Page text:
In the aftermath of another shooting of a black man, this time in Kenosha, Wisconsin, the NBA playoffs have come to a halt. And not just the NBA… Teams from the WNBA, the MLB, MLS and even Tennis players in the midst of the US Open have opted not to play.
On August 23, 2020, Jacob Blake was shot in the back by police as video shows him walking to his SUV. He is currently in the hospital reportedly in critical condition, paralyzed by his injuries.
On Wednesday, the Milwaukee Bucks boycotted game 5 of their first round playoff series against the Orlando Magic stating that “Citizens around the country have used their voices and platforms to speak out against these wrongdoings…Despite the overwhelming plea for change, there has been no action, so our focus today cannot be on basketball. When we take the court and represent Milwaukee and Wisconsin, we are expected to play at a high level, give maximum effort and hold each other accountable. We hold ourselves to that standard, and in this moment, we are demanding the same from our lawmakers and law enforcement.”
Shortly thereafter, Game 5 between Houston Rockets/Oklahoma City Thunder and Game 5 between the LA Lakers/Portland Trail Blazers were canceled as well. On Wednesday night, The Lakers and Clippers have both reportedly voted to end the season, with meetings between players and owners scheduled to continue on Thursday.
Players from around the NBA sent out tweets voicing their thoughts.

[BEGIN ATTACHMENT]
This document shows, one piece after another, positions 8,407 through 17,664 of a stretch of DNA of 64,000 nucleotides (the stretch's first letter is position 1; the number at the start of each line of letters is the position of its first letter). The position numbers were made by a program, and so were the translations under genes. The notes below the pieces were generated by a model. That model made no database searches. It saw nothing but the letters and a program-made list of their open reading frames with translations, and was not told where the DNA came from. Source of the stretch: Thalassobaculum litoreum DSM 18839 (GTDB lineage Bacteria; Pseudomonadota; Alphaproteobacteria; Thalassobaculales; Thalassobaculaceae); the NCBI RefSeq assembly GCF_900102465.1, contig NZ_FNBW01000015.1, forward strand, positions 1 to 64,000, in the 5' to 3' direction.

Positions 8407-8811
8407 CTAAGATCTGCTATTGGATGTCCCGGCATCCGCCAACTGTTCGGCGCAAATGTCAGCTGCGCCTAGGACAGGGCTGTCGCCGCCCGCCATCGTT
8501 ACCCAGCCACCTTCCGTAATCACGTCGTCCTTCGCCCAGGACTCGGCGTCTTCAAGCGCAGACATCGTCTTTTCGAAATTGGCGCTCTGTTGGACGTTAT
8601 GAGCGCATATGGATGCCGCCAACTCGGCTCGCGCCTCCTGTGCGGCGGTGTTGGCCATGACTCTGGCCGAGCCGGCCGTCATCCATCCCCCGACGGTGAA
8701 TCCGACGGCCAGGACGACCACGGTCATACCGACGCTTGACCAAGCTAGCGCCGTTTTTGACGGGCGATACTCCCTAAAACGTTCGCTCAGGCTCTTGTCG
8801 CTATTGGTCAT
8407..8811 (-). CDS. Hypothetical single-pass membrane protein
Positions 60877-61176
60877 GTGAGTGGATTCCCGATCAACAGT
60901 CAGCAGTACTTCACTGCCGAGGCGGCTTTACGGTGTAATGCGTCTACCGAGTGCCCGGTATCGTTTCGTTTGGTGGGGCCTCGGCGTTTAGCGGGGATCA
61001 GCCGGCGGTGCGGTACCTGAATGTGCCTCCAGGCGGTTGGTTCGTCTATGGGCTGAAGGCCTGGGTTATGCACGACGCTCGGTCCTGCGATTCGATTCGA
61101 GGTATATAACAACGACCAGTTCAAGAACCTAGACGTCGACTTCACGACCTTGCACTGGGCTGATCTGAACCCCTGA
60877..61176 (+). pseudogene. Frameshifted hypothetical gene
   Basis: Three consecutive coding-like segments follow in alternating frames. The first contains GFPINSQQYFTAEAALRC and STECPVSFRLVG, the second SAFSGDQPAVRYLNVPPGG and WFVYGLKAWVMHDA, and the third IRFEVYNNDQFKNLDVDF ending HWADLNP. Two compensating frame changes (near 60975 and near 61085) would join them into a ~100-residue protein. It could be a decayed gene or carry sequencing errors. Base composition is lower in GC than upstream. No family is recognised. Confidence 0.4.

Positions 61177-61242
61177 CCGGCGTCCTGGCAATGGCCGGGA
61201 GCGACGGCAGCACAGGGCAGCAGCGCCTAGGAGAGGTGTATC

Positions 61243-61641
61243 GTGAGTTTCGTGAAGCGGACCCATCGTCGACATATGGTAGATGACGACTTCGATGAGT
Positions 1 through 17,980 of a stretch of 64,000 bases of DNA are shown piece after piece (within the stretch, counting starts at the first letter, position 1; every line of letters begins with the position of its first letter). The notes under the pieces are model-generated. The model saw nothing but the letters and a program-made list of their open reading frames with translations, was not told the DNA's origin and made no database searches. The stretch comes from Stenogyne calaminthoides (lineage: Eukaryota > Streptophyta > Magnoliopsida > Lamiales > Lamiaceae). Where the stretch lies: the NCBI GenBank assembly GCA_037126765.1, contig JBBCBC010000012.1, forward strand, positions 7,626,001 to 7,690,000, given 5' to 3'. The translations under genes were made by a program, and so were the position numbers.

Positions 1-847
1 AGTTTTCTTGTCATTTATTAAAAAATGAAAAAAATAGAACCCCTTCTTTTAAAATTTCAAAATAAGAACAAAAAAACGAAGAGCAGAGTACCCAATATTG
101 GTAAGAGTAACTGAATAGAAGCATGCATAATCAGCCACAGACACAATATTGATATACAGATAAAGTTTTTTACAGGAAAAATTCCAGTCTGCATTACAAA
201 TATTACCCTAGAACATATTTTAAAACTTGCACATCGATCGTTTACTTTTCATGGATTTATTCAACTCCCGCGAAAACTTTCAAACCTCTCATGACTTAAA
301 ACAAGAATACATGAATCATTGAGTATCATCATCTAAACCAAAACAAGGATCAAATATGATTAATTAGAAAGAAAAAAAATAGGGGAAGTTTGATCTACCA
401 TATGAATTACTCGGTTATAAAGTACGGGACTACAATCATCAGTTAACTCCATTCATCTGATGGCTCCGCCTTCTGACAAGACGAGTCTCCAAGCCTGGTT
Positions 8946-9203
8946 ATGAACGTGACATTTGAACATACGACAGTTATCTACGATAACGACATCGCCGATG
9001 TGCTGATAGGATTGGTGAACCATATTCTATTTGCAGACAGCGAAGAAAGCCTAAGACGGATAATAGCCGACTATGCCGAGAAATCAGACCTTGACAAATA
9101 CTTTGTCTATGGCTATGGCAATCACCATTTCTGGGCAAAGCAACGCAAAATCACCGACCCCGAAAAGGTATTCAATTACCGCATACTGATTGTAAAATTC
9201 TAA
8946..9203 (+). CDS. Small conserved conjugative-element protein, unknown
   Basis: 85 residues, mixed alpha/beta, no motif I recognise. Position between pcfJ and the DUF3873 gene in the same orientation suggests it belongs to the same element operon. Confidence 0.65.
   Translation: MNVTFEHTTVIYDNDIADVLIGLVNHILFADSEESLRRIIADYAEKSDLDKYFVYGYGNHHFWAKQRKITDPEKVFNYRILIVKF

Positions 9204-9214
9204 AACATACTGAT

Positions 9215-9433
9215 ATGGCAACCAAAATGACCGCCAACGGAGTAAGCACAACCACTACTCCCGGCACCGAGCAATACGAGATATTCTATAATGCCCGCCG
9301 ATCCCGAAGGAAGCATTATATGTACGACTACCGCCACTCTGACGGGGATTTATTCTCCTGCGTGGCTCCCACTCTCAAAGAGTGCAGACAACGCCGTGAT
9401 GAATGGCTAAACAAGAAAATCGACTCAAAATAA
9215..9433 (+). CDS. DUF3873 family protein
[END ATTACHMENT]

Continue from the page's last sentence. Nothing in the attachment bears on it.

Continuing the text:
Speaking with TIME Magazine, John Carlos – the sprinter who raised his fist with Tommie Smith at the 1968 Olympics – had this to say: “When we brought our fingers together to make that fist, it showed the power of unity… It’s not about Black power. It’s about people coming together, humanity coming together. Understand? The Milwaukee team is coming together and saying, ‘Hey man, enough is enough.’ You can only cry so much. You can be in agony only so much, man. When you sit back and think about s–t like this, you know what the majority of Black people, what they’ve been saying for so long? Oh f–k! That’s the extent of what they can do because they can’t do anything else. They’re not going to break the law. They’re not going to knock some white man in the head based on what happened to a Black man. They just have so much frustration that they want to explode. So they scream out, ‘f–k!’ And they aren’t screaming f–k in a calm, gentle sort of way. They’re screaming, ‘oh, f–k’ in pain, agony… It took a lot of individual courage to say, ‘Hey man, I vote that we boycott. I vote that we step back.’ And remember this. They’re stepping back from something they love. They’re stepping back from a situation where they may have turmoil relative to their contracts and commitments. But all that s–t goes out the window, man, when you get to the point where you have to scream ‘Oh f–k.’”